In late April we learned that the Legislative Audit Council was conducting a second audit at the request of Representative Rice. This one would be so broad that it would include the eight state agencies within the jurisdiction of Quinn's subcommittee and would explore the feasibility of combining all of these agencies. One of these just happened to be the Commission for the Blind. So in the final weeks of the 2002 legislative session the Legislative Audit Council was conducting two audits at the same time involving the Commission for the Blind.

At this writing H. 5118 is pending in a Ways and Means subcommittee, but it has little chance of becoming law this year. We believe that the Commission for the Blind is safe at least until January of 2003 when the next legislative session begins, but at that time we think that, fueled by the results of two legislative audits, Rice will renew his assault on programs for the blind.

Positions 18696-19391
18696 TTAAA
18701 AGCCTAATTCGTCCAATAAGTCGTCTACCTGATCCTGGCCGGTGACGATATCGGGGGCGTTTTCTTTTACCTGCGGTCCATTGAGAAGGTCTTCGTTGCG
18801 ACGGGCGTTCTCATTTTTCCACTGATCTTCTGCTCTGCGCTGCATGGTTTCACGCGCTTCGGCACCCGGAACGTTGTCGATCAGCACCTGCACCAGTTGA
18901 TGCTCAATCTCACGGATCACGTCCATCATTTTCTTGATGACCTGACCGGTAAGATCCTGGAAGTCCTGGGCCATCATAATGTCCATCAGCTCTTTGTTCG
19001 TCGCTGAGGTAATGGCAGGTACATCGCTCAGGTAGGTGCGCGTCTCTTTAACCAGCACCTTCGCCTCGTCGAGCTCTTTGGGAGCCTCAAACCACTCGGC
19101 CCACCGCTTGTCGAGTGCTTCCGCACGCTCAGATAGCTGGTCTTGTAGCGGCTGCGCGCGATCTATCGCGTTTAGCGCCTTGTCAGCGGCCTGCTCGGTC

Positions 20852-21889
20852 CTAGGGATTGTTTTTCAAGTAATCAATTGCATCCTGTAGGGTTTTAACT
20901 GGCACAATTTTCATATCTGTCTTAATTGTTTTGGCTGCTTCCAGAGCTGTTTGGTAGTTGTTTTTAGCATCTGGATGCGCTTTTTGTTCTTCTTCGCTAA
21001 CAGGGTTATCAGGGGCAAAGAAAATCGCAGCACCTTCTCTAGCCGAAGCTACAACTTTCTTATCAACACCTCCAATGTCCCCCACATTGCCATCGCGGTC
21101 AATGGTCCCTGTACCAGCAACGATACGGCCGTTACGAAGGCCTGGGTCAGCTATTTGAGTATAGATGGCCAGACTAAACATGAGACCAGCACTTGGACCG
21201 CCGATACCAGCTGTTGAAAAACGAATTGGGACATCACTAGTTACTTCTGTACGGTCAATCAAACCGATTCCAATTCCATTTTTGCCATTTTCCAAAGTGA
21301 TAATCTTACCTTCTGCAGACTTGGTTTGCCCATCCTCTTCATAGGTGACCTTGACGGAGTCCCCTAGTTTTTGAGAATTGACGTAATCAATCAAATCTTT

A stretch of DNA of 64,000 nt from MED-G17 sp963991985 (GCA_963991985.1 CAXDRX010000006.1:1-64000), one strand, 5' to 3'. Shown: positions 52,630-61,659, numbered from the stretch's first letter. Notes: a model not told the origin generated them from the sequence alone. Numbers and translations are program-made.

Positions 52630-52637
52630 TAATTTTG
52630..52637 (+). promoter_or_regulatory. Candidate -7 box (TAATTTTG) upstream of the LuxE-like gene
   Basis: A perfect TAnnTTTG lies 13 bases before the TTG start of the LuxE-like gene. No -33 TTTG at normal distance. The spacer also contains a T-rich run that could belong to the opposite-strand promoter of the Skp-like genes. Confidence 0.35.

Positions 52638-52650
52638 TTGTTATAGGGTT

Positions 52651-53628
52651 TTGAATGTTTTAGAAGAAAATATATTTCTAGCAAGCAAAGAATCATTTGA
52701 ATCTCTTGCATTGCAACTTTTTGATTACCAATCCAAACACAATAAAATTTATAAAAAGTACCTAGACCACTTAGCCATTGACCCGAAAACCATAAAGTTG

In the meantime chalk up another victory for the National Federation of the Blind in the continuing struggle to maintain separate state programs for the blind. The struggle began in 1993, when some legislators wanted to make the Commission for the Blind part of the Department of Mental Retardation (if you can believe it), and unfortunately there is no end in sight.

The wisdom of creating the Commission for the Blind in 1966 did not become foolishness during the following decades. It was right in 1966, and it is right in 2002 to have separate state programs for the blind. We opposed efforts to eliminate separate programs for the blind in 2002, and we will do so come January 2003 and beyond if necessary.